Synechocystis PCC-P, PCC-N, and GT-I strains were maintained as frozen stocks in the laboratory of Dr Masahiko Ikeuchi at The University of Tokyo, Japan. The PCC-P and PCC-N strains that exhibited positive- or negative-direction movement under phototaxis test conditions, respectively, were isolated by Yoshihara et al.19 as a single colony from frozen stock obtained from the French Pasteur Culture Collection (PCC strain; see catalogue of strains.9). Genomic DNA was extracted with the hot-phenol method.16
DNA was uniformly sheared into 300-bp portions using Adaptive Focused Acoustics (Covaris Inc., Woburn, MA, USA). We constructed a DNA library with a median insert size of 300 bp for a paired-end read format. The quality of the DNA library was checked with the Sanger method by Escherichia coli transformation of aliquots of the library solution. The library was sequenced on a Genome Analyser II (Illumina Inc., San Diego, CA, USA). Sample preparation, cluster generation, and 50-base paired-end sequencing were according to the manufacturer's protocols with minor modifications (Illumina paired-end cluster generation kit GAII ver. 2, 36-cycle sequencing kit ver. 3) with multiplex method using the single lane of the 8 lane flow-cell. Image analysis and ELAND alignment were with Illumina's Pipeline Analysis software ver. 1.6. Sequences passing standard Illumina GA pipeline filters were retained.
For short-read alignment and calling variants (SNPs and InDels), we used the short-read mapping software MAQ version 0.7.1,20 BWA ver. 0.5.1,21 and SAMtools ver. 0.1.9.22 MAQ alignments were done using the ‘easyrun’ option of the maq-pl script using the default parameter settings. The SNP filtering was performed using the default parameters except for the minimum consensus quality for SNPs (-q 40). BWA alignments and the subsequent variants calling using SAMtools were done using the default parameter settings. Finally, we applied the following filtering criteria to the lists of SNPs/indels: minimum read depth for SNPs calling = 3, minimum read depth for indel calling = 10, and a 60% cut-off of the percent of aligned reads calling the SNP/indel per total mapped reads at the non-reference allele sites. We also used BWA to estimate the sequence read depth affecting the coverage and accuracy of the variant calls. Structural variations were identified using BreakDancer23 with default parameters.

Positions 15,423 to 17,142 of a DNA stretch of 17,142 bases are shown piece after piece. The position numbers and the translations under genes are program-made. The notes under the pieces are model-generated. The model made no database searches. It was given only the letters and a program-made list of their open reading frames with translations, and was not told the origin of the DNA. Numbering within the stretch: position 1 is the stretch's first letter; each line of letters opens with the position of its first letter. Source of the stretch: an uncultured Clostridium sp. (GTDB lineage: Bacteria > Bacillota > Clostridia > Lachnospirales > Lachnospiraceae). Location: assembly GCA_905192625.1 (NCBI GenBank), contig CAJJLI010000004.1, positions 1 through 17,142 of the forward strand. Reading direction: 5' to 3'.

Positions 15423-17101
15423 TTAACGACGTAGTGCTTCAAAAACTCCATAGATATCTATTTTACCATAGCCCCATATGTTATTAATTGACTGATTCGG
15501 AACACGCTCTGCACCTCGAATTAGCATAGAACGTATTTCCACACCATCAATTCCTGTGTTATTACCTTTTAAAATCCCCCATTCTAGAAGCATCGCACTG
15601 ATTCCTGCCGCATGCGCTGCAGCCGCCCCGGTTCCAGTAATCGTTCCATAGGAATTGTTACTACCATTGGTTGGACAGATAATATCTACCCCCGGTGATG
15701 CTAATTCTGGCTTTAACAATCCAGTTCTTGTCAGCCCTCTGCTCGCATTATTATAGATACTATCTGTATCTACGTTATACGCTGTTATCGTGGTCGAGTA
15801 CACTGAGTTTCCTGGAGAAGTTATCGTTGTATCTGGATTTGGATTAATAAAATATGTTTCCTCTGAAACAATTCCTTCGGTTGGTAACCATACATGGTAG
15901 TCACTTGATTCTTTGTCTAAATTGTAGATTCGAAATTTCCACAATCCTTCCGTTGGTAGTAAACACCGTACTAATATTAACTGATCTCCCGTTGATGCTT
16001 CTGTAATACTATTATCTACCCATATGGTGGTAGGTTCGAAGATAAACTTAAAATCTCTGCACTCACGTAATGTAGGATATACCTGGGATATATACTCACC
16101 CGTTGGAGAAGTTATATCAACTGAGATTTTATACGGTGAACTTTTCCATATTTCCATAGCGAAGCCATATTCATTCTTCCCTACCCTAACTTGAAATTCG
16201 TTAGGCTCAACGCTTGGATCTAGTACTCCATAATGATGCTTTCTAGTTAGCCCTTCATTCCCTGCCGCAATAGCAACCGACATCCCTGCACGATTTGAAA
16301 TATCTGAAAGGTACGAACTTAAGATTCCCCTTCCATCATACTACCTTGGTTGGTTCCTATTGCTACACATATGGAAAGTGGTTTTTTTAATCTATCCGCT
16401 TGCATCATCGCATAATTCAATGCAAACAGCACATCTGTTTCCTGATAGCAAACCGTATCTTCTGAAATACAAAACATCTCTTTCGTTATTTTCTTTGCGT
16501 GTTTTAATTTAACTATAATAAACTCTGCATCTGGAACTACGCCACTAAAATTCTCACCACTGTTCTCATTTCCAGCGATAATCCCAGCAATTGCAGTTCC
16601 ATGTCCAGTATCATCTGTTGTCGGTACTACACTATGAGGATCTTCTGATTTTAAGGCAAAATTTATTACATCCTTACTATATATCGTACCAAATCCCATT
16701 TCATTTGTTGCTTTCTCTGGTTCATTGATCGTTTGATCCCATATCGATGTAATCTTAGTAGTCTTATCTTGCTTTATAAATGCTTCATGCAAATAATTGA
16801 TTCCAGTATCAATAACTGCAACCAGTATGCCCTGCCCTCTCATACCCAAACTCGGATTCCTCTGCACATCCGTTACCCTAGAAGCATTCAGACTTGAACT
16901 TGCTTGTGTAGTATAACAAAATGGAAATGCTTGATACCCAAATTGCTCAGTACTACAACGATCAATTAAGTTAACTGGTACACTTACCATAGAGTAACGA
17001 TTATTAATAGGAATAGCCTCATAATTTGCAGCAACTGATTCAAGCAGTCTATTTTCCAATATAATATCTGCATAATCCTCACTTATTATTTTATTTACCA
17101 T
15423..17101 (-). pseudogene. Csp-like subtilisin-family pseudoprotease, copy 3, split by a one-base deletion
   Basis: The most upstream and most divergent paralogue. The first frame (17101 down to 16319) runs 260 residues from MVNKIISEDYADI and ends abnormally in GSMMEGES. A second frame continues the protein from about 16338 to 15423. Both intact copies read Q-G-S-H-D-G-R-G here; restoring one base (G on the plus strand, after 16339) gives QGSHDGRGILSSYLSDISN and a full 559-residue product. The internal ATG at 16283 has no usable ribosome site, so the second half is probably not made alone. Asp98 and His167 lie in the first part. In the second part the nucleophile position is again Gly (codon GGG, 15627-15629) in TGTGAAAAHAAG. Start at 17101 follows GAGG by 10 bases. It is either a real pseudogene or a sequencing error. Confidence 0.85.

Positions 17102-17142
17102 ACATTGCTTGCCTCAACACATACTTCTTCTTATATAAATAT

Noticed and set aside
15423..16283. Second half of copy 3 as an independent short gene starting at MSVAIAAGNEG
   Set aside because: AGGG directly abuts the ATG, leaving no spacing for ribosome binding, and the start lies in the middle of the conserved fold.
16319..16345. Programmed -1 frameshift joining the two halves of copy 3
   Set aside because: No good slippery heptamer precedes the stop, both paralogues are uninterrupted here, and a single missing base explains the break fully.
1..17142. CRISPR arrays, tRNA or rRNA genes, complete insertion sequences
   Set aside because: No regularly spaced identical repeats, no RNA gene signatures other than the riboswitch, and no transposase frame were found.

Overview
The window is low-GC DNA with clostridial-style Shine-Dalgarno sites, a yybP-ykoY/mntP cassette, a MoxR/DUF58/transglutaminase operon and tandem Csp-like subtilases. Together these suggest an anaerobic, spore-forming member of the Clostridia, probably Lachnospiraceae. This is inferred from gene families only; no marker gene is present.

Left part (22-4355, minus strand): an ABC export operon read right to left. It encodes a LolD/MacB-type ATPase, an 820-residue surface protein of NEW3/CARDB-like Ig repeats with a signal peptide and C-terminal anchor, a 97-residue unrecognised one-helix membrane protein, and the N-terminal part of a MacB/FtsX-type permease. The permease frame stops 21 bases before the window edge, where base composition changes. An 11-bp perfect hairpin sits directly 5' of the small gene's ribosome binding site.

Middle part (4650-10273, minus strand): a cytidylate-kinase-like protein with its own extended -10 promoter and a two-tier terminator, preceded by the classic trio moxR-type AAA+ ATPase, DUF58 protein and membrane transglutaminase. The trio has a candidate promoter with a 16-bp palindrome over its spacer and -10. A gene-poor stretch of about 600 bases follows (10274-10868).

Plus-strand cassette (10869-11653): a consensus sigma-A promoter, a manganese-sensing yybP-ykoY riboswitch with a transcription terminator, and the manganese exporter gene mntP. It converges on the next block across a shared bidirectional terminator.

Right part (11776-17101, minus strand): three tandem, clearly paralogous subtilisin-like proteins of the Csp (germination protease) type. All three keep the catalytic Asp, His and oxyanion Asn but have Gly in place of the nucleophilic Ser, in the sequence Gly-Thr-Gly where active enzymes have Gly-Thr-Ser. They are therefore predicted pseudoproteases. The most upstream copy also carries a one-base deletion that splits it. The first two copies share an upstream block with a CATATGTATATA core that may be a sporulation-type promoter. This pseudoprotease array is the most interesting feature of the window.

Read sequences were assembled de novo with the Velvet assembly programme.24 For optimization of the hash value of the assembly process we used the N50 size. The de novo assembled contigs were mapped on the genome sequence of a database derived from the Kazusa strain using MUMmer sequence alignment package25 with default settings. We then employed show-SNPs functions of the MUMmer program to produce lists of SNPs/indels which were applied the filtering criteria describe above.
The list of SNPs/indels was then annotated with in-house developed software Variant Annotator (VA) that was specifically designed to check amino acid substitutions attributable to the large number of identified SNPs/indels using Genbank annotation files. We used the GenBank, RefSeq, cyanobacterial database Cyanobase (http://genome.kazusa.or.jp/cyanobase), CyanoClust,26 and also ORF information of the GT-S strain,27 which is the recently resequenced substrain of Synechocystis sp. PCC 6803, for precise annotation of each ORF.
About 200-base genomic regions around the SNPs and indels called by the mapping programmes were amplified by PCR and sequenced on a capillary sequencer with the Sanger method using the commercial sequence service of MACROGEN (Tokyo, Japan). To confirm the SNPs located near IS elements or repetitive regions, the longer DNA fragments were amplified to avoid the amplification of other homologous regions in the Synechocystis genome. The primers used for confirmation are listed in Supplementary Table S1.
Short-read data, obtained on a Genome Analyzer II (Illumina Inc., San Diego, CA, USA), of the substrains of Synechocystis sp. PCC 6803, PCC-P, PCC-N, and GT-I, were deposited in the DRA (DDBJ Sequence Read Archive; http://trace.ddbj.nig.ac.jp/DRASearch/); the accession number is DRA000401. The genome sequences and gene annotations of the substrain GT-I, PCC-P, and PCC-N were also deposited in the DDBJ/GenBank/EMBL database with the accession numbers for each substrain, GT-I (AP012276), PCC-P (AP012278), and PCC-N (AP012277).
Phylogenetic relationship of various strains was estimated by the maximum parsimony method by assuming that both base change and indel are treated as a single event. The computation was performed by the dolpenny software of the Phylip package version 3.67,28 using the polymorphism option. Each branch length was set as the number of events occurring along the branch.